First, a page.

restrictions in the northern and southern ranges and the transitory 
zone to reduce the bycatch risk in these areas. This action was taken 
not withstanding that these areas represent a transient and small 
proportion of the M[amacr]ui dolphin distribution. These measures 
concentrate the fishery-specific restrictions in the areas with the 
greatest overlap between fishing activities and the M[amacr]ui dolphin 
population (core area), virtually eliminating the bycatch risk from 
set-nets and significantly reducing the trawl bycatch risk for 
M[amacr]ui dolphins in this area. The GNZ's regulatory measures, in all 
likelihood, will reduce bycatch below PBR, making them comparable in 
effectiveness to U.S. standards.
    Comment 4: NGOs claim that a resident population of M[amacr]ui 
dolphins exists off the East Coast of the North Island, based on 
sightings. The NGOs assert that the GNZ must extend protection to this 
area including restrictions on set-nets and trawl gear.
    Response: The GNZ, the New Zealand fishing industry, and Te Ohu 
Kaimoana (a New Zealand charitable trust for Maori fishing rights)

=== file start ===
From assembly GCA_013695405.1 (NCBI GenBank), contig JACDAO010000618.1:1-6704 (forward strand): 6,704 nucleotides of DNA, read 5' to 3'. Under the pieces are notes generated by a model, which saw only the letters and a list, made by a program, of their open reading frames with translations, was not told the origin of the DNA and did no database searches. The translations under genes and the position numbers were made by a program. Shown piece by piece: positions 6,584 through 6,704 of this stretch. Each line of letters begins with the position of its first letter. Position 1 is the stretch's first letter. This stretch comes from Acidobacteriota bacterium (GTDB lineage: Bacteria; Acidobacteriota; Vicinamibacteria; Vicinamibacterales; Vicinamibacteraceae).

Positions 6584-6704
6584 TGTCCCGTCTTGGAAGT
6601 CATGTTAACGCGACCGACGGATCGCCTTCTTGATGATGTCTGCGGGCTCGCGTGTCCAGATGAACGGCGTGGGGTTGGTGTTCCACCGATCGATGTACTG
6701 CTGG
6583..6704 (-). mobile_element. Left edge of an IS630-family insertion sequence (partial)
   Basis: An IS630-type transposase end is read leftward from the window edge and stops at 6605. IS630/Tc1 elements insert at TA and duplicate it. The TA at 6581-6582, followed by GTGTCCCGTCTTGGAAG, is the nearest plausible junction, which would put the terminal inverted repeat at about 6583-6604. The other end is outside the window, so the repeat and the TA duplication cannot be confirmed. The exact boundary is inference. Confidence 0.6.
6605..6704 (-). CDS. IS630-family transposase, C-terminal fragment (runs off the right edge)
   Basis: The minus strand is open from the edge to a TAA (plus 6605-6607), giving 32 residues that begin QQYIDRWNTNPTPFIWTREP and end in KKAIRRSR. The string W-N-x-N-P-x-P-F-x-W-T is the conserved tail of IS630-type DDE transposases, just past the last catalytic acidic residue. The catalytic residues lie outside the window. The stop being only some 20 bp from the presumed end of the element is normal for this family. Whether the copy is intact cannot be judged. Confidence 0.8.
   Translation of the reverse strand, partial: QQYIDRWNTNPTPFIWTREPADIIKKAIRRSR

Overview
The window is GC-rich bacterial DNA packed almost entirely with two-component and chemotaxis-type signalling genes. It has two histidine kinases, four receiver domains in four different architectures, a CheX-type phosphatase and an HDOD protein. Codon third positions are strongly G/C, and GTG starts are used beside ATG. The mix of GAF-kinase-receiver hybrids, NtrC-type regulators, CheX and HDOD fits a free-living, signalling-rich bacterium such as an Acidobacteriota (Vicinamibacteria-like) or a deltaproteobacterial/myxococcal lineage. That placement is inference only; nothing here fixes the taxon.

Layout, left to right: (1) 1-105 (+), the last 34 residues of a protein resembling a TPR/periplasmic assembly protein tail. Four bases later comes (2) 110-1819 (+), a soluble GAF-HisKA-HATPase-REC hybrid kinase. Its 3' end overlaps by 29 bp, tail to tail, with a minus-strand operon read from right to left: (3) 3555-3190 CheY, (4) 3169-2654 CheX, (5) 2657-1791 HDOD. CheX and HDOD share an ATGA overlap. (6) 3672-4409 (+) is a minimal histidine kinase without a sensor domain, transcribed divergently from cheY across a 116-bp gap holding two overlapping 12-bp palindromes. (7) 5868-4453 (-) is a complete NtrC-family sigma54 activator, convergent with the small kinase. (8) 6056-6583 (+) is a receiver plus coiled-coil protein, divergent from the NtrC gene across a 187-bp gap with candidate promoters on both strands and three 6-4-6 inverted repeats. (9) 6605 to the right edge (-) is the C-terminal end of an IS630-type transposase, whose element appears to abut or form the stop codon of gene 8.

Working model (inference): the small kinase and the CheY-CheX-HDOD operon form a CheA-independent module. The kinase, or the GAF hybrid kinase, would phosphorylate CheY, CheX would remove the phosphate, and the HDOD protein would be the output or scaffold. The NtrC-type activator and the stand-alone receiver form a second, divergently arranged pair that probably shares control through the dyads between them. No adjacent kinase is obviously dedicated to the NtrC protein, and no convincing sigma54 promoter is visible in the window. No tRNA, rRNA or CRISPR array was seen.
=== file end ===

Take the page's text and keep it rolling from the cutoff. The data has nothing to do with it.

assert that the petitioners have misrepresented the GNZ sighting data 
(e.g., claiming all sightings as M[amacr]ui dolphins) and that no 
genetically-tested Cephalorhynchus hectori sp. dolphin found on the 
East Coast of the North Island has been identified as a M[amacr]ui 
dolphin. The map provided by the petitioners in the supplemental 
petition is a distortion of the sighting information available through 
the GNZ's Department of Conservation. The sighting information does not 
denote any dolphins on the East Coast as being M[amacr]ui dolphins--to 
the contrary, all are denoted as being Hector's dolphins. To date, 
there is no evidence of a resident dolphin population of either 
subspecies in any North Island location outside of the recognized core 
range of M[amacr]ui dolphins (i.e., there have been no verified 
sightings of breeding aggregations or newborn calves, and the sightings 
do not conform to any predictable seasonal pattern). The literature, 
the absence of far-ranging migratory movements by M[amacr]ui dolphins, 
and the sighting data clearly show the absence of confirmed sightings 
of M[amacr]ui dolphin on the east coast of the North Island and do not 
support the existence of either a resident or ``transient'' population 
of M[amacr]ui dolphins.

Risk Assessment and Habitat Models

    Comment 5: NGOs claim that the GNZ risk assessment model 
underestimates fisheries mortality. Likewise, they claim that the 
habitat model is flawed by restricting the overlap of the M[amacr]ui